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Old 25-10-2009, 06:57   #1
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Zincs Protection

We understood that it is wise to hang a seperate zincs overboard on a cable in the harbours to protect the ones on the hull/rudder.

What cable to use ?

Where to connect the top and how?

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Old 25-10-2009, 07:26   #2
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I always love seeing these things hanging from boats lol. Let me ask you why would you want to do this? Are you having problems with Galvanic corrosion? Do you have zincs on your underwater metals? Are you connected to a shore side power supply?

Just hanging a zinc over the side is useless and sort of silly. If you are having problems the thing to do is find the source of the problem and fix it. Although not likely you can cause more problems by added too much zinc. Not likely by just hanging one over the side though.

Even if the zincs you hang over the side do help with protection they will not "protect" the other zincs they will all waste away together, maybe a bit slower but not that much.

A better investment would be a galvanic isolator for your AC ground, or even better an isolation transformer for the whole system if you got deep pockets.

If you have to do it because it makes you feel better attach the cable to your bonding system or DC ground. It has to be a good electrical connection meaning using a snap clip it useless. If you are having a problem with corrosion lets talk about that so others here can learn some too. If you are not having a problem I suggest you spend your money on something that will do you some good.....like a couple of beers lol

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Old 25-10-2009, 08:14   #3
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I've pondered the same thing about using "grouper zincs" I've seen a lot of hot marinas with every other boats shore power cord hanging in the water. Some extra protection sure wouldn't hurt. Remember seeing a friends prop that looked like red swiss cheese when he hauled.
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Old 25-10-2009, 08:26   #4
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The problem is everyone always swears its something on the other guys boat but 9 times out of 10 I find the problem is really on the boat that is having trouble. The best thing to do is make sure your boat is right then start looking for outside sources. If your boat is right the odds are better that even if the guy next to you is not you will be protected. I do this all the time as part of my job but truth be told I checked my boat not long ago and found some problems. So never assume the trouble is not yours. Your friends prop was likely the cause of a fault on his boat.

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Old 25-10-2009, 09:21   #5
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galvanic isolator for your AC ground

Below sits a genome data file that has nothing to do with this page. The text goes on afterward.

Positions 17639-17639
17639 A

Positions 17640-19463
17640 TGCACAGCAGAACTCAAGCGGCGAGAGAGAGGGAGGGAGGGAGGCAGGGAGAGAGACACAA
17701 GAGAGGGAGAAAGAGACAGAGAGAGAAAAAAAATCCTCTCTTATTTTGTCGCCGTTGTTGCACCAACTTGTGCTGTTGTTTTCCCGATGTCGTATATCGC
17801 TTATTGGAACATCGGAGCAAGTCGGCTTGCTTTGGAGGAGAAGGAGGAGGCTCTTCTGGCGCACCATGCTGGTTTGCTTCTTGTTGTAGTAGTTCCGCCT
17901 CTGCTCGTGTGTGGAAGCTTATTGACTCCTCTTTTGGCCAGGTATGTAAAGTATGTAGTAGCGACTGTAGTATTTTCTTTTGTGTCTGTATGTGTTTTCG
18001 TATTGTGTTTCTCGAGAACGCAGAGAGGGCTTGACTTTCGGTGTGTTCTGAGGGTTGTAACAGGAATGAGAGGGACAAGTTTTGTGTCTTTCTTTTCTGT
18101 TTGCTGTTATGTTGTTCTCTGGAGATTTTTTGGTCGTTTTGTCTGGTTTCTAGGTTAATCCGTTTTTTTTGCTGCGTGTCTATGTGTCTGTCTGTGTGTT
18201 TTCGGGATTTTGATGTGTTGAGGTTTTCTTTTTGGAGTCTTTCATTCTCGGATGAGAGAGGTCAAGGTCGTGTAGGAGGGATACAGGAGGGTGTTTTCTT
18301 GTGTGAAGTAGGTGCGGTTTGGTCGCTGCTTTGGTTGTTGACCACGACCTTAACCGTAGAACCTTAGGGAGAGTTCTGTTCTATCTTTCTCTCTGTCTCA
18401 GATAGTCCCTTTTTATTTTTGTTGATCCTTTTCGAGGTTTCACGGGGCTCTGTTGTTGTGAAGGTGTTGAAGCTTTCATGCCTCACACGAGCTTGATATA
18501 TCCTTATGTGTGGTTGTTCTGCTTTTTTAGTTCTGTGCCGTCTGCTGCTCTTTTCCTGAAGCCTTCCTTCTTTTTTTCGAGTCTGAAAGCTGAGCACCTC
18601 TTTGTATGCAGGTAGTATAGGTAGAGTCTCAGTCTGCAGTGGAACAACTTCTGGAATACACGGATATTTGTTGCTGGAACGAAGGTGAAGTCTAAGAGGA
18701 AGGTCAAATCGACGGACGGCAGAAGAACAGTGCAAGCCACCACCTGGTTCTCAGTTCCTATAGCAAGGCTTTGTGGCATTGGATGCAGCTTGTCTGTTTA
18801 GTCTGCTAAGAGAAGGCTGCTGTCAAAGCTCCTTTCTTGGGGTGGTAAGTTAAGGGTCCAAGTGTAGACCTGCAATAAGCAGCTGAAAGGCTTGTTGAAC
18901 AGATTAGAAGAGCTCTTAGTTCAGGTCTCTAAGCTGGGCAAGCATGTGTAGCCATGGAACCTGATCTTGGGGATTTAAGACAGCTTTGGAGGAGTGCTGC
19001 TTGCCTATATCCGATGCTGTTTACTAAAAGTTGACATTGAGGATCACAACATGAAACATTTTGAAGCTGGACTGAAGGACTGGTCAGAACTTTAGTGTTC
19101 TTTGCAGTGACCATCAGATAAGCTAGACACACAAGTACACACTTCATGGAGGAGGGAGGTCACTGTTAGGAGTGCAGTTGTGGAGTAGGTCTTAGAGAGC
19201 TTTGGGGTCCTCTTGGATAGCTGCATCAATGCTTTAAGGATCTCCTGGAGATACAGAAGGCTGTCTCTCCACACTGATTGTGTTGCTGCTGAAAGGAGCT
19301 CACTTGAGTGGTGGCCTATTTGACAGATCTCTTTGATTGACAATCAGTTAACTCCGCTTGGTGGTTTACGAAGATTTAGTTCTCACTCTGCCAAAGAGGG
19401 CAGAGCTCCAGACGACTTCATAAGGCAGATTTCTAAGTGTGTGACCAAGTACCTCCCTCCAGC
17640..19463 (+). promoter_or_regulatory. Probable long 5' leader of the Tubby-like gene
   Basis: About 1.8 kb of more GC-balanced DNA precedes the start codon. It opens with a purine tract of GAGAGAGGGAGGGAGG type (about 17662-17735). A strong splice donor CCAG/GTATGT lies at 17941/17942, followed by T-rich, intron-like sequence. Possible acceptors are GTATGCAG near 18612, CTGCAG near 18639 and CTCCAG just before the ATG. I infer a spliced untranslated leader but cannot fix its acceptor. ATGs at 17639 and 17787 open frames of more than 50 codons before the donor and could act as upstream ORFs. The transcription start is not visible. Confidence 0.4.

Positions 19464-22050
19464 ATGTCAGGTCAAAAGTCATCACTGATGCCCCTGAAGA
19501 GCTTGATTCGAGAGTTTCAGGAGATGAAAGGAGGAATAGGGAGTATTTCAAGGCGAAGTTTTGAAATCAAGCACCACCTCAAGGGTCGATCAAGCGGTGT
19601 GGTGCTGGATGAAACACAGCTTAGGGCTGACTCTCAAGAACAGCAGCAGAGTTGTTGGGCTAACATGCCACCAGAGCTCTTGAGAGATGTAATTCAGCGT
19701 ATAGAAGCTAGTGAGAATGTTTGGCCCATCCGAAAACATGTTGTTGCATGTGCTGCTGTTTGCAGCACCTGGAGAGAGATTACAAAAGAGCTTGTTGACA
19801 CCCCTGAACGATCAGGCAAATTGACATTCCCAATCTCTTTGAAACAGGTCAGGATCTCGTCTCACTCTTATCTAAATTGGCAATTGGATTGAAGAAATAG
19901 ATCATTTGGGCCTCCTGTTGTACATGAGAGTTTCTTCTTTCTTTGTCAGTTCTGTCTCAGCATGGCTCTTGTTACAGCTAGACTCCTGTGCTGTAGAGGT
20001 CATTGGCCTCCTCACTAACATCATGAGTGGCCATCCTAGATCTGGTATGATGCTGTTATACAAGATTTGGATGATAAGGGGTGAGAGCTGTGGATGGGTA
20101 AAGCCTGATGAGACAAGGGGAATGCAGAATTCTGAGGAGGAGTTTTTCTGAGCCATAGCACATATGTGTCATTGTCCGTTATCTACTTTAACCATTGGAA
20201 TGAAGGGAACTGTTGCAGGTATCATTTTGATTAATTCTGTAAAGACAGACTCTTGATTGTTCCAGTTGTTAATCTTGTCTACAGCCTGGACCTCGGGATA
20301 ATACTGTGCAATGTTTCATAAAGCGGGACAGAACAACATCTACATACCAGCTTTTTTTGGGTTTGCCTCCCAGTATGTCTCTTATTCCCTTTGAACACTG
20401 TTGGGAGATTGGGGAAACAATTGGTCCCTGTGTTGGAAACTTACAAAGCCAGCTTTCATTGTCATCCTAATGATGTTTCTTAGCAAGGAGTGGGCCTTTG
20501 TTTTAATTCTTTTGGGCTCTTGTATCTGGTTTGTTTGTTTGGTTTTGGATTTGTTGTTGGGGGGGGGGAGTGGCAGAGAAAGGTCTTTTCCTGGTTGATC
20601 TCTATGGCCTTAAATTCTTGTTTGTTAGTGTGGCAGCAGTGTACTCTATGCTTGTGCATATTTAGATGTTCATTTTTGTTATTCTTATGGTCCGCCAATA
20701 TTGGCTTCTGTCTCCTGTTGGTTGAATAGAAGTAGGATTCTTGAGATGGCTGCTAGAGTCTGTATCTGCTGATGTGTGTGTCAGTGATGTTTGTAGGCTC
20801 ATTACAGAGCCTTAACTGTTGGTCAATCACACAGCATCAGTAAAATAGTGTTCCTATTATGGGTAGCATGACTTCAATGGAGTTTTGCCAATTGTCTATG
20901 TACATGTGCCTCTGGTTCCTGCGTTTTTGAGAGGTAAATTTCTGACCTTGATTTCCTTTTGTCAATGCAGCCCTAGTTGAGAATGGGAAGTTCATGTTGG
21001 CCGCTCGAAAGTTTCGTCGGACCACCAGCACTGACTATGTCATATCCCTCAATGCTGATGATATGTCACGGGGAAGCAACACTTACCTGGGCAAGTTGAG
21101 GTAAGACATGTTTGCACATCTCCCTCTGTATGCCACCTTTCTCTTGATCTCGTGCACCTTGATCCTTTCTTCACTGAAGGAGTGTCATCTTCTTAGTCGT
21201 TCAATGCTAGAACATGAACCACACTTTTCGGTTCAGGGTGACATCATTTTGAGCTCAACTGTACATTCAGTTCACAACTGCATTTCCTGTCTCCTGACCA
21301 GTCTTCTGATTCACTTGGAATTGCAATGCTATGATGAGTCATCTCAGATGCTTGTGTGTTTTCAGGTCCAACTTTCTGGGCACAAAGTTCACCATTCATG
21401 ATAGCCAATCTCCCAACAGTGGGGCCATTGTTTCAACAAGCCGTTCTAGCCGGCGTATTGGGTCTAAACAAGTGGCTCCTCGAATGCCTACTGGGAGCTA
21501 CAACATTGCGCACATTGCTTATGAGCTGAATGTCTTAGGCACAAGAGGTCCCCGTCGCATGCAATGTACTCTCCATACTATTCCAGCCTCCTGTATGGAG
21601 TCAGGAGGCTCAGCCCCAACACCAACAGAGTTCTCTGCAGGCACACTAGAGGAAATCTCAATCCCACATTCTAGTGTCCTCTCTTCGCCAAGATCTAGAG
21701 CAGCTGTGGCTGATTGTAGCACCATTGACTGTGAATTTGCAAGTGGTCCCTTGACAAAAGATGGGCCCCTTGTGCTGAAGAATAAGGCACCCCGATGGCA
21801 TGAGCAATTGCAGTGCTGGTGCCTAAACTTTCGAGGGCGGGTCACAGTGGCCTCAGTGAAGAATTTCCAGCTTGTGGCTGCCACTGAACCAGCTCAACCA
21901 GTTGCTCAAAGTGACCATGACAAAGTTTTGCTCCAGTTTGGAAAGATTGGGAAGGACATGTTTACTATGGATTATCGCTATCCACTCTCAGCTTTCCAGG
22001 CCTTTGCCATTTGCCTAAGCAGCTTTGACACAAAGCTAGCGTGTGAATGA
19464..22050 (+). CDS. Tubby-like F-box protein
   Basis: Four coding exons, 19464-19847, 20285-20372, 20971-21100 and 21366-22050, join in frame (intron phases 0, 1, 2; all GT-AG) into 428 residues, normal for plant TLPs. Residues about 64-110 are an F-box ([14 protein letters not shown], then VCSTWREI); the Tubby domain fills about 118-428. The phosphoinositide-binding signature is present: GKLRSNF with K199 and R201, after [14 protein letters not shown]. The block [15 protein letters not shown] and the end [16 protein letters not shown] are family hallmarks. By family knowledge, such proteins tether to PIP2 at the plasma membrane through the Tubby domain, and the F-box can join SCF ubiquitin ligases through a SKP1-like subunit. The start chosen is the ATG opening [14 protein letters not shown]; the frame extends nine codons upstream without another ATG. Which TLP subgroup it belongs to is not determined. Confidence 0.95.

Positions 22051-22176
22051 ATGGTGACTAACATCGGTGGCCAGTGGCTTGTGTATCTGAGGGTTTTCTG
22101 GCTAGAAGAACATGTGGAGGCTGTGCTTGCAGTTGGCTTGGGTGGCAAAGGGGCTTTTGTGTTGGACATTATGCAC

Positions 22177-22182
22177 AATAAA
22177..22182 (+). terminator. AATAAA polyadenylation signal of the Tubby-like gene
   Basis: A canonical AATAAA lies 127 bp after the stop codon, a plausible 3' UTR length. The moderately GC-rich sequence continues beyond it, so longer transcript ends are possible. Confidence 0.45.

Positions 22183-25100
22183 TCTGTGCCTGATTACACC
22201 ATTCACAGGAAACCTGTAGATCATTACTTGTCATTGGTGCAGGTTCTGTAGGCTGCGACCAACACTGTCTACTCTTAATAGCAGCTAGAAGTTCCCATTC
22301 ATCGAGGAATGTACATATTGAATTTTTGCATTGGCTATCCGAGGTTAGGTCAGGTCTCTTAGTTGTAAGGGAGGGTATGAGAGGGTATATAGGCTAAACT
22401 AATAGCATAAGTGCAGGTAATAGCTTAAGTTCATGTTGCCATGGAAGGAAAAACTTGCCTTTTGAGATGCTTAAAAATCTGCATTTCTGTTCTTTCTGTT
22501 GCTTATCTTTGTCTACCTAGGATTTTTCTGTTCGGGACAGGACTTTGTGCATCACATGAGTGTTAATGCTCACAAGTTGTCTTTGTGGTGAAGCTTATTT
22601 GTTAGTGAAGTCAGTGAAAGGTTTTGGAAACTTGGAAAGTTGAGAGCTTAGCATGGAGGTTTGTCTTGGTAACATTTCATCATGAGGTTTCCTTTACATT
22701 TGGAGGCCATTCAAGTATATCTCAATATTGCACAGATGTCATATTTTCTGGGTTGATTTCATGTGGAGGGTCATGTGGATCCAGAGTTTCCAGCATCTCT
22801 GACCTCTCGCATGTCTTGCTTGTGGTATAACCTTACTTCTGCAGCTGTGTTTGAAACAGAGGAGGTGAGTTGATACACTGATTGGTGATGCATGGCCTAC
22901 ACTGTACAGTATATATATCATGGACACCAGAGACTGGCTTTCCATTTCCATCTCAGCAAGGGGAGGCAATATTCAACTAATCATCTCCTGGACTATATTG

Thank you for the advise and please explain in 'common' language what the above means or is.

I am ' not so good' with electricity to put it mildly
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Old 25-10-2009, 09:33   #6
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Let me ask you are you having trouble with underwater metal corrosion? Do you have zincs on your underwater metal? On the prop shaft or I think you mentioned your rudder? If so do they last between haul outs?

If i know this I can help more, this is sort of detective work after all lol.

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Old 25-10-2009, 10:59   #7
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Sailvayu, not clear yet but when inspected will contact you directly ; the original question was a result of a discussion I had recently

Appreciate your input a lot as this issue troubles many sailing folks
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Old 25-10-2009, 11:37   #8
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Wise anodes...

I hang a coupe of anodes off Boracay (44' steel cutter) when we are on a mooring or in a marina. There are a few advantages that I see:-
1) A visible indication every time I take them up of the state of all anodes on the hull.
2) Some additional protection (I hang the anodes amidships about 4' down).

Having had all anodes vanish within months I now take every precaution that I can.

With my steel boat I connect them to bare metal on a frame. With a fibreglass boat I'd ask a marine electrician if they should be connected to the engine block, stern gland, through hulls or somewhere else.
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Old 25-10-2009, 13:09   #9
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Originally Posted by Boracay View Post
... With my steel boat I connect them to bare metal on a frame. With a fibreglass boat I'd ask a marine electrician if they should be connected to the engine block, stern gland, through hulls or somewhere else.
And that marine electrician will tell you that sacrificial anodes, whether permanent fixed, or portable ‘fish’ type, must be electrically connected to the metals they are to protect.

Hence, “Grouper Zincs” must be connected to the boat’s bonding system, which ties all underwater metals together (at the same potential).

This might most easily be accomplished by running a #6 AWG cable from a bonded metal component (prop’ shaft grounding brush, through hull, or engine block) to an electrode above deck (for convenience).